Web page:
Lisa Sanditz: Organized Living
On View September 09, 2005 - October 29, 2005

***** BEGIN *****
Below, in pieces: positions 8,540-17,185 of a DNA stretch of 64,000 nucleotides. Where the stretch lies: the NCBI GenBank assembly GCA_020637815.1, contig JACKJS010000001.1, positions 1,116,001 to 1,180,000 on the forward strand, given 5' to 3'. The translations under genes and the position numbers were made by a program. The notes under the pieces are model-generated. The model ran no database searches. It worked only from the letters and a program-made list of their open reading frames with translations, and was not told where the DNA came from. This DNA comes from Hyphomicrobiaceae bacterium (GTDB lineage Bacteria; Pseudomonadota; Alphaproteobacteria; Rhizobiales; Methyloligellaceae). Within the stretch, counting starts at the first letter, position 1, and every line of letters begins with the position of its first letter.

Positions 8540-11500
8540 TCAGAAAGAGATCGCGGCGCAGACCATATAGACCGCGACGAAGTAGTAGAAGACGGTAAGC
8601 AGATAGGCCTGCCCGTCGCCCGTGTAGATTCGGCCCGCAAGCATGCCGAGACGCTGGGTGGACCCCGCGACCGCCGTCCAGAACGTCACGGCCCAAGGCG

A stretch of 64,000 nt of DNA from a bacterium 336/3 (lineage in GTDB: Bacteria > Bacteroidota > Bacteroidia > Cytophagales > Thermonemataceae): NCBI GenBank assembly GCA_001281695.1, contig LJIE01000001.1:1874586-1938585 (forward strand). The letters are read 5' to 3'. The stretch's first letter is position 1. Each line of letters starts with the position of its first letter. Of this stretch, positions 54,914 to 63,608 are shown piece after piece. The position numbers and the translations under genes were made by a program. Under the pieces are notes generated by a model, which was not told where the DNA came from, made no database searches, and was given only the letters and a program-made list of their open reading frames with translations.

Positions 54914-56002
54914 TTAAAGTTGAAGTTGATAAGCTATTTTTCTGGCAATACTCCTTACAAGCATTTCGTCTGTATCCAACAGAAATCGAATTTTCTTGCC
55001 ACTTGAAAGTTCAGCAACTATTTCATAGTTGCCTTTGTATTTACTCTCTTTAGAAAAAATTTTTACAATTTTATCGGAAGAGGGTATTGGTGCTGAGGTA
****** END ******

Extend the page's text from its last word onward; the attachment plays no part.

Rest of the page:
New paintings by Lisa Sanditz engage a notion of the sublime landscape. Wherein her last body of work, the seasonal paintings by Breughel offered a framework on which images of outdoor sports culture were invoked. These new works find their source and modality from a series of road trips across the country, serving as both vignettes of rural American peculiarity and as accounts of commercialization and its dialogue with the surrounding wilderness. The painting “Organized Living”, from which the exhibition takes its title, presents a big-box-style home-organization store through a composite of modernist painting motifs that reference in part the modular and commercially dictated construction methods of these familiar structures. A dizzying checkerboard pattern facade rendered in the painting that makes gestures of the store’s actual signage and accents the strip-mall’s haphazard design. “The Village of Hiddenbrooke,” depicts a housing development commercially endorsed by the artist, Thomas Kinkade. Sparsely landscaped and sitting packed into an arid California valley, the community is a sharp contrast to the nostalgic vistas Kinkade reveres. “Earthships and Their Neighbors,” however, depicts a community built from recycled materials and alternative energy. These structures seem integrated with their environment, mimicking the mesas and terrain that surround them in a seemingly symbiotic relationship. The painted surfaces are constructed as organically and illogically as the landscapes from which they came. While holding a more conventional sense of pictorial space, the paintings are amok with different gestural styles, as the abstracted and the represented take form on the canvas. Often times a lineage of the material paint and its representational forms can be clearly seen in the places Sanditz has observed; while at others it is more loose, layered, and careless, perhaps hoping to recall a memory of a previous or unmitigated state in the countryside. The densely painted surface and wide-open spaces on the canvas try to convey both a sense of hope and emptiness, a feeling both critical and celebratory of the American landscape. Concurrently on view is Lisa Sanditz’s mural at Canal and Green Streets in Lower Manhattan. One of three murals produced by United Technologies and Creative Time as part of United Technologies celebration of 25 years of support for the arts. Other artists involved include Gary Hume and Alex Katz.